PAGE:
This required some folding of the digit sequence and a 3 x 4 number subgrid was designed.  While this could be accessed faster than the linear array of the standard QWERTY keyboard, in order to minimize change, the Deltalker was also programmed as a 128 location device on a 16 x 8 grid. While certainly not optimum for a single switch scanner, HW has years of practice with QWERTY keyboards.

To setup the Delta talker for his vocabulary, digits 0 –9 were made into icons, then each utterance was made into a three icon sequence.  A cell was programmed to switch the Delta talker from Minspeak to spell mode.  This allows HW to enter words not in his vocabulary on a letter by letter basis.  The icon prediction feature of the Delta talker was turned on, in Minspeak mode this limits scanning to two rows, including numbers and functions such as Speak Sentence and Delete Last Icon.  When spell mode is selected, the entire QWERTY keyboard is scanned.

The Speech Generating Device described here is part of a power mobility, communication, computer access, television remote control and lap tray system further described in a paper submitted for RESNA 2009 (1)


The communication system has been trialed with HW. An analysis of the video recording taken during two trial sessions shows overlap in the time it takes HW to convey a phrase to his communication partner between using his eye gaze technique and using the Speech Generating Device programmed with his vocabulary.  Therefore even with minimal practice using the device, HW can equal the communication rate of his eye gaze system.  It is expected that his communication will improve with more familiarity with the device.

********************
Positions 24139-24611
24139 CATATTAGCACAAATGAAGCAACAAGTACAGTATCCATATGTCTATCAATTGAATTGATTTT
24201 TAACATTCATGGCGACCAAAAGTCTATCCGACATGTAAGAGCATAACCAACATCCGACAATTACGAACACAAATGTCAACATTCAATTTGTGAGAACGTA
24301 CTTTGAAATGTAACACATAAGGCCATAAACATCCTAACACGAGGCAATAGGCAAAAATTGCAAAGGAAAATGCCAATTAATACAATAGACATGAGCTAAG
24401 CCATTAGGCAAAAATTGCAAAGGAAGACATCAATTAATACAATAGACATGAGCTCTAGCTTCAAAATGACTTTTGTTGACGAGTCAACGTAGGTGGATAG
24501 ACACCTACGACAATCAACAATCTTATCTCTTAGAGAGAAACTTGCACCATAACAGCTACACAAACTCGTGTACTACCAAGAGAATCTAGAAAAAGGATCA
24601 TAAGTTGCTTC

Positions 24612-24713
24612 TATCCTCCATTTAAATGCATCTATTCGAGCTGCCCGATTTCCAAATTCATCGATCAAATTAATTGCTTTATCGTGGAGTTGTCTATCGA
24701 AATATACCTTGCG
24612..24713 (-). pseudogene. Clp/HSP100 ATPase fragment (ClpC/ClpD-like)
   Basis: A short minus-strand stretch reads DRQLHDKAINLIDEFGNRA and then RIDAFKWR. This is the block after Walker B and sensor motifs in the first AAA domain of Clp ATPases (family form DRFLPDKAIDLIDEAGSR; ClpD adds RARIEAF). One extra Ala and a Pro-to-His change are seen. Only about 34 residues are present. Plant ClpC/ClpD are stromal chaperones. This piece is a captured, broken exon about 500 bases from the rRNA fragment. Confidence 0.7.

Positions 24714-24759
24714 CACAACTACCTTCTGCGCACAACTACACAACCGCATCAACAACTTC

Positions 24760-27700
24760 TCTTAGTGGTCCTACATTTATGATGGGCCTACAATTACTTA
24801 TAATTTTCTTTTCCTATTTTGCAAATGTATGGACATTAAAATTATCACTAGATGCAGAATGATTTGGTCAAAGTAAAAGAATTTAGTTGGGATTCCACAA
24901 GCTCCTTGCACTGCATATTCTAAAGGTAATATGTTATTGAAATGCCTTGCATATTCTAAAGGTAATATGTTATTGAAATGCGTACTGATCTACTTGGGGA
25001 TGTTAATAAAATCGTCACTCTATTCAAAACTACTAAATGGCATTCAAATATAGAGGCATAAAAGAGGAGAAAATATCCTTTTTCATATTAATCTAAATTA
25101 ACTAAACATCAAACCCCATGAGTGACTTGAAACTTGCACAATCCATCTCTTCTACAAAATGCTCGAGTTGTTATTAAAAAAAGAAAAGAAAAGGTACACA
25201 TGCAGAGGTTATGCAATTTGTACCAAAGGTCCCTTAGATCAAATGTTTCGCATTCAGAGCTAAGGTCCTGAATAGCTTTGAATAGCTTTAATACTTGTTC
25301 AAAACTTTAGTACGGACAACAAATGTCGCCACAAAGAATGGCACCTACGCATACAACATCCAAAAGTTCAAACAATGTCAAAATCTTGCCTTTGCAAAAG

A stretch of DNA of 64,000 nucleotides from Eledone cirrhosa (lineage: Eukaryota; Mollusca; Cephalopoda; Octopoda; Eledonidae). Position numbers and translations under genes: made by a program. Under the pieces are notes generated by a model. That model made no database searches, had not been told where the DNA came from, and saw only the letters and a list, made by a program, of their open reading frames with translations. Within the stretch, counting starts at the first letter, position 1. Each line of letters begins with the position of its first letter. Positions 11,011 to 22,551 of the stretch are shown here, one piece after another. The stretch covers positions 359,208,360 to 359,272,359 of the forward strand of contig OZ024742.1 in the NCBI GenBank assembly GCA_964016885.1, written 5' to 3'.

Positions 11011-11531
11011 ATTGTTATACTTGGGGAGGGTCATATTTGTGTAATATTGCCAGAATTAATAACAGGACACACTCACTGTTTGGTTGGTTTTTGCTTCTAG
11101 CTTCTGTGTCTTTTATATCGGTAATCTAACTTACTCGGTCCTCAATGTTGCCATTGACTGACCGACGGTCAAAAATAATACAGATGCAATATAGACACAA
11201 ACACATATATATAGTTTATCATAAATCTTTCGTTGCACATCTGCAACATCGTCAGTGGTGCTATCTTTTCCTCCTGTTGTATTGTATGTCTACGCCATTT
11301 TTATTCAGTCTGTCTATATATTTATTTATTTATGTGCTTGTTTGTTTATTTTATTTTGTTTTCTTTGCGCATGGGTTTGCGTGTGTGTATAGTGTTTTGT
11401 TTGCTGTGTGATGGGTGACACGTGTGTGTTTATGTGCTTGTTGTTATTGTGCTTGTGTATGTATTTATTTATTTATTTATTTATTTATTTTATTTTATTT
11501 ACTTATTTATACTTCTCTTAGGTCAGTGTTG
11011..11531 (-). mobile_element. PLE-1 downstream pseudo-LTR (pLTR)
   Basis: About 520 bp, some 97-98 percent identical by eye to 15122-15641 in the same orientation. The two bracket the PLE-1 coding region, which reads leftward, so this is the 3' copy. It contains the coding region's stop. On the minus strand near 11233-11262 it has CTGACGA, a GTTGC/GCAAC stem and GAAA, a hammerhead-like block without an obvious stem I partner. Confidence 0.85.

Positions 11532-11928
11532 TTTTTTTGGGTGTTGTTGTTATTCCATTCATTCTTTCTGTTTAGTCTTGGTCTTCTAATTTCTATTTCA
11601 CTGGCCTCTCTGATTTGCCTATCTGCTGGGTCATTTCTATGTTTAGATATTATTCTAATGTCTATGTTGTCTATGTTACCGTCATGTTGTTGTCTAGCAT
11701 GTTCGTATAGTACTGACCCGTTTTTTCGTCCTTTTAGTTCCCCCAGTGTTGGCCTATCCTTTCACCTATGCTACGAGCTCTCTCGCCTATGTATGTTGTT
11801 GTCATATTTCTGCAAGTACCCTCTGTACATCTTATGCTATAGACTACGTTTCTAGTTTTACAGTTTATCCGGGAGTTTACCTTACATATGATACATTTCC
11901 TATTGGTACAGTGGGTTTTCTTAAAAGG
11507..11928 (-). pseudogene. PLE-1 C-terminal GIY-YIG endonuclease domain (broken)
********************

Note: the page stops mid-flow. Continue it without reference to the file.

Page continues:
The communication system being implemented is certainly not optimum for an individual with HW’s cognitive and physical abilities, however he has very set preferences, hopefully use of this system will encourage him to be transitioned to another communication system incorporating his number system, spelling, and other selection techniques which will allow him to communicate faster and easier.


  1. Bresler MI, Crist C, Storm JB, “Lap trays with Elevating Mounts for Speech Generating Devices.” Submitted for RESNA 2009


The author wishes to thank the following people for their assistance on this project:

Stacy Thomas: Occupational Therapy aide for entering the vocabulary into the Deltalker

Matt Greener: formerly a communication skills trainer in the speech therapy department, currently a classroom teacher for developing the Deltalker overlay grid

Joe Campbell: Senior Occupational Therapist, and Penny Evans-Kelly, Educational Services Administrator, for manuscript review.

Staff at the RERC on Communication Enhancement for their assistance in determining the origins of the eye gaze communication system.

Refurbishment of two Deltalkers was paid with funds from the Squier Assistive Technology Fund.

Author Contact Information:

Mark I. Bresler, MBME, PE, Assistive Technology Specialist, Woods Services, PO Box 36, Langhorne, PA 19047
(215) 750-4112 voice, (215) 750-2987 fax, ,